Technology Trends: The Good, The Bad, and the Ugly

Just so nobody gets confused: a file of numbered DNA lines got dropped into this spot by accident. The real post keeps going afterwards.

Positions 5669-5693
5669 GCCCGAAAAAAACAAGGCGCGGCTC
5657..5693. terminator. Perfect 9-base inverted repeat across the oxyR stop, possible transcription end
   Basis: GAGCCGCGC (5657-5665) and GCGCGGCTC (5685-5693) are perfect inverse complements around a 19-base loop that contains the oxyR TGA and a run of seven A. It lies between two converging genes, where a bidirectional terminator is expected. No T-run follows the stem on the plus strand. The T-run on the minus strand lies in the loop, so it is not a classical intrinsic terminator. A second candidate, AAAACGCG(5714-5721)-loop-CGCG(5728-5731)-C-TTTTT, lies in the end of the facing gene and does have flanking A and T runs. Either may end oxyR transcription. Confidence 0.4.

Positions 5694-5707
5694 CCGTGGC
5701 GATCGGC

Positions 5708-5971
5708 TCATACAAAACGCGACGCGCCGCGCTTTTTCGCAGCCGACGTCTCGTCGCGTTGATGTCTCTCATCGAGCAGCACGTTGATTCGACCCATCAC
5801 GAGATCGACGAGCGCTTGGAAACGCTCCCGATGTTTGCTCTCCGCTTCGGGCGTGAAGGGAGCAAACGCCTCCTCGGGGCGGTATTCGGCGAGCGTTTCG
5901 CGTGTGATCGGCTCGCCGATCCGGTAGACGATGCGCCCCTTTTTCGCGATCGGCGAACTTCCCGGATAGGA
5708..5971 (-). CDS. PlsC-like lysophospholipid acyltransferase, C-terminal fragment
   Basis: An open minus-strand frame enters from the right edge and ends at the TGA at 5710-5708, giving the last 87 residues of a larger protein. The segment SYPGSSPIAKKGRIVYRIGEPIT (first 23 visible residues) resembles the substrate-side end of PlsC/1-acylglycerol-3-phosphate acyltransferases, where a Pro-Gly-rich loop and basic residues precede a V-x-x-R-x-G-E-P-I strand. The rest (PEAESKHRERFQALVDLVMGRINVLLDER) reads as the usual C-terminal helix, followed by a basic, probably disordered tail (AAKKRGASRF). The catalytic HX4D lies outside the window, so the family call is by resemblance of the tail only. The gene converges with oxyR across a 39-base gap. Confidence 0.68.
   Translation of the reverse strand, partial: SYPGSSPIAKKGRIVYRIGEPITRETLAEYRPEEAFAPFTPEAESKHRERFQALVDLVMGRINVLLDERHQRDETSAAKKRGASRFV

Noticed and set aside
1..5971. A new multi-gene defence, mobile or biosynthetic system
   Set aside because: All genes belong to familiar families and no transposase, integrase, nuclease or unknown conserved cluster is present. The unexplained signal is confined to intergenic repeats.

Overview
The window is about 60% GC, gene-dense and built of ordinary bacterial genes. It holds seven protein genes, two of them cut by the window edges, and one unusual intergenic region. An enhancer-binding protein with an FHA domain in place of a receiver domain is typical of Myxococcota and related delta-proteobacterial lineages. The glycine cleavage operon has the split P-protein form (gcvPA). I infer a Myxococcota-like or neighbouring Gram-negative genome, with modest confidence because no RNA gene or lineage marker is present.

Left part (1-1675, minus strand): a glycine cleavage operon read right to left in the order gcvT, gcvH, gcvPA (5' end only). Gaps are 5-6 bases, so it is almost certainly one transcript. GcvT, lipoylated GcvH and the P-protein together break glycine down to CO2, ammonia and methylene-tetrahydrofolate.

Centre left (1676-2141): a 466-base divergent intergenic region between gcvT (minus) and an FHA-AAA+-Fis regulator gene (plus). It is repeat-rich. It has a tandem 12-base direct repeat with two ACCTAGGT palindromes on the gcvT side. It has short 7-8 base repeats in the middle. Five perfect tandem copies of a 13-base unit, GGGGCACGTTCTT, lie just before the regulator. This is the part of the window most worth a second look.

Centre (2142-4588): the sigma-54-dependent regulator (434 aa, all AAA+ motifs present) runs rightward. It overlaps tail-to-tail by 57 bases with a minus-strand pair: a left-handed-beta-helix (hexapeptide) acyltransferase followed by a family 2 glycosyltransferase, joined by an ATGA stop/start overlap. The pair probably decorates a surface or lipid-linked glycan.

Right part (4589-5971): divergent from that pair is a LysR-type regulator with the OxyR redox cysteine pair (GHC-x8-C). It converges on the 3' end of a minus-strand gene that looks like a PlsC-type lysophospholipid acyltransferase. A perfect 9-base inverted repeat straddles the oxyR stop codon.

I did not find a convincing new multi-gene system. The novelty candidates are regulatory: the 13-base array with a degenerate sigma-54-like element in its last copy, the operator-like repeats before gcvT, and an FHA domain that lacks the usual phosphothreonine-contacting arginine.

Dateline Chicago, October 2004, HR Technology Conference This is a story of missed opportunities, lack of vision, not enough courage, and hope for the future. For the hope part, I’ll reach back to Ben Franklin’s pivotal role in shaping the United States. There is a lesson to be learned from his early efforts to unite 13 colonies to achieve economic and political power. The moral: Too much independence leads to anarchy, not enough independence to bureaucracy. In our world, we need to find a middle ground in order to get more from technology. Human Resource Executive’s annual HR Technology conference is an event every recruiter and recruiting manager should attend. For one reason, you need to know what’s happening. For another, your voice needs to be heard. Technology is the key to making hiring top talent a systematic business process. Unfortunately, having just spent the day talking with some of the most HR technology savvy people around, it became clear that this industry has little direction. My hope for a technology solution to make hiring top talent a systematic process is not progressing as rapidly as necessary. In my mind, this is the fault of the users of technology — you the customer, not the vendors. By and large the vendors here can do whatever is necessary to make their technology work wonders. They just need more guidance and direction. But let me set up the big picture first on how technology solutions evolve. Stay with me on this, because you’re part of this Darwinian-like story. It has to do with survival of the fittest. Great technology emerges through a give-and-take struggle between great technology and great customers. Each is fighting for their voice to be heard. This is how next-day package-delivery service came into being through the extensive use of bar codes. This is how Wal-Mart’s crossing docking system emerged as the way to minimize the need for physical locations. This is how factories figured out to produce Six Sigma quality. The technologists could not have had the rapid acceptance and achieved the outstanding performance of their offerings without great customers pushing and challenging them every step of the way. Somehow these great technology-savvy customers are missing when it comes to recruiting solutions. The Good At the show, two vendors stood out as great examples of meeting customer needs. The first one, WetFeet, an ATS vendor, has just announced among its offerings their interview scheduling module. This simple solution allows candidates to automatically schedule their own interviews without recruiter involvement. The process was designed to meet the needs of it’s largest customer, Federated Department Stores, to minimize the time required to hire 30,000 or so people each year. The big bottleneck was manually scheduling interviews. In the first week alone, 1,100 interviews were scheduled without a person involved. This represented a 30% to 40% time-savings alone. This is just a small example of how a customer pushed a technology vendor to another level of performance. How many of you have gotten your ATS vendor to solve some of your difficult productivity challenges like this? Aside from scheduling interviews, another big time-consuming task is looking through resumes, separating the good from the bad. Each ATS vendor has a resume filtering solution, some better than others. Unfortunately, even for the better solutions, user adoption rates are generally low. Rarely do more than 30% to 40% of recruiters use the searching functionality properly. Looking through the resumes of unqualified solutions is both unnecessary and more time consuming than scheduling interviews. The solution offered by People Filter is worth checking out. They’ve combined a robust search engine with a marketing approach to induce less active candidates to apply. Their search engine does a good job of separating the good from the bad. The system then sends an automatic email to each good candidate with a compelling offer to apply online filling in a short questionnaire. The combination of a few relevant questions and a conceptual search engine quickly gives recruiters a short list of the top people to call. The beauty of this is the staged processing. Asking less active candidates to do anything more than email a resume in the first step is inviting them to opt-out. People Filter asks them to opt-in with a compelling message. This is an example of great technology combined with great marketing. The Bad and the Ugly In my mind, too many of the top ATS vendors have taken their eyes off the target. Improving the effectiveness of their systems to increase recruiter productivity and improve the quality of candidates should be the goals. However, many seem more interested in improving the processing speed of unnecessary functionality (e.g., posting bad ads faster), offering more of the same inefficiencies with different languages, or going off in different directions entirely. Some vendors, for example, are adding performance management capability, some have launched a searching arm, others are moving into the contingency labor market, or the exempt market, and others have offered outsourcing options. At one level this problem is attributed to the ATS business model itself. The market is just not big enough to support all of the vendors, and there is no one vendor that appears will ever dominate the market. Even the largest ATS vendors are relatively small, $50 million in annual revenues, so growth must be in new product offerings, not market share. I don’t see things getting better. The market is too fragmented for any one vendor or one customer to dominate. Actually some of the big ERP vendors like PeopleSoft and SAP could be stronger, but their offerings seem to be lacking at this time. I attribute part of this problem to the lack of a strong technology-savvy customer base to lead the vendors to better solutions. Good customers can drive better and better solutions each year. This is not happening. This represents a major opportunity for you to participate and help add direction to the industry. The Opportunity Despite the portends of doom, there is hope. This is where Ben Franklin comes into the picture. He was the first of the founding fathers who advocated more unity among the colonies. His “Join, or Die” cartoon (the one with the snake cut in pieces) was the start of a vigorous campaign in the 1750s pushing the idea that the colonies would not survive as independent states. The relevant point here is that recruiters and companies alone will have little impact on how recruiting technology will advance. However, groups of recruiters and companies can have great power to shape the future. You need to get yourself and your companies involved is the technology evolution. Here are a few ideas on how to start.